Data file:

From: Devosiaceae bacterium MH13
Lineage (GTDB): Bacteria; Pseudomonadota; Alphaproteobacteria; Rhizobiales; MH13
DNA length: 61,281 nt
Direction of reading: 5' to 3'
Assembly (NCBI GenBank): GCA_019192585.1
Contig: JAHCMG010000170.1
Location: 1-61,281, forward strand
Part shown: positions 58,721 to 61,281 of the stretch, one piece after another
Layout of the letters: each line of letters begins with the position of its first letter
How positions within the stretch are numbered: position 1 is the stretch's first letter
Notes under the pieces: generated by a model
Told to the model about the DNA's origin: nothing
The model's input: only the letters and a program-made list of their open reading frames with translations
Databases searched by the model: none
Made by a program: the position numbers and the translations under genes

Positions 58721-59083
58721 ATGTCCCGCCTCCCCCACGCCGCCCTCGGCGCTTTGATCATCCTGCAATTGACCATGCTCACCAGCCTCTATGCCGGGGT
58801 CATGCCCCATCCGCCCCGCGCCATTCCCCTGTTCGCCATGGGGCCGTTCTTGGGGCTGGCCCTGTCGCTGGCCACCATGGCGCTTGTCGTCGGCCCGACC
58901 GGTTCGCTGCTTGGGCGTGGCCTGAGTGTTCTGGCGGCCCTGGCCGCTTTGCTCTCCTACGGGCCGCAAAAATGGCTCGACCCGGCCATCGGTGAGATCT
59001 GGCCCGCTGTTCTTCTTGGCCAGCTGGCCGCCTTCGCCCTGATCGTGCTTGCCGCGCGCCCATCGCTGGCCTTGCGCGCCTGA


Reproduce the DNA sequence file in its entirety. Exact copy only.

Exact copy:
From: Devosiaceae bacterium MH13
Lineage (GTDB): Bacteria; Pseudomonadota; Alphaproteobacteria; Rhizobiales; MH13
DNA length: 61,281 nt
Direction of reading: 5' to 3'
Assembly (NCBI GenBank): GCA_019192585.1
Contig: JAHCMG010000170.1
Location: 1-61,281, forward strand
Part shown: positions 58,721 to 61,281 of the stretch, one piece after another
Layout of the letters: each line of letters begins with the position of its first letter
How positions within the stretch are numbered: position 1 is the stretch's first letter
Notes under the pieces: generated by a model
Told to the model about the DNA's origin: nothing
The model's input: only the letters and a program-made list of their open reading frames with translations
Databases searched by the model: none
Made by a program: the position numbers and the translations under genes

Positions 58721-59083
58721 ATGTCCCGCCTCCCCCACGCCGCCCTCGGCGCTTTGATCATCCTGCAATTGACCATGCTCACCAGCCTCTATGCCGGGGT
58801 CATGCCCCATCCGCCCCGCGCCATTCCCCTGTTCGCCATGGGGCCGTTCTTGGGGCTGGCCCTGTCGCTGGCCACCATGGCGCTTGTCGTCGGCCCGACC
58901 GGTTCGCTGCTTGGGCGTGGCCTGAGTGTTCTGGCGGCCCTGGCCGCTTTGCTCTCCTACGGGCCGCAAAAATGGCTCGACCCGGCCATCGGTGAGATCT
59001 GGCCCGCTGTTCTTCTTGGCCAGCTGGCCGCCTTCGCCCTGATCGTGCTTGCCGCGCGCCCATCGCTGGCCTTGCGCGCCTGA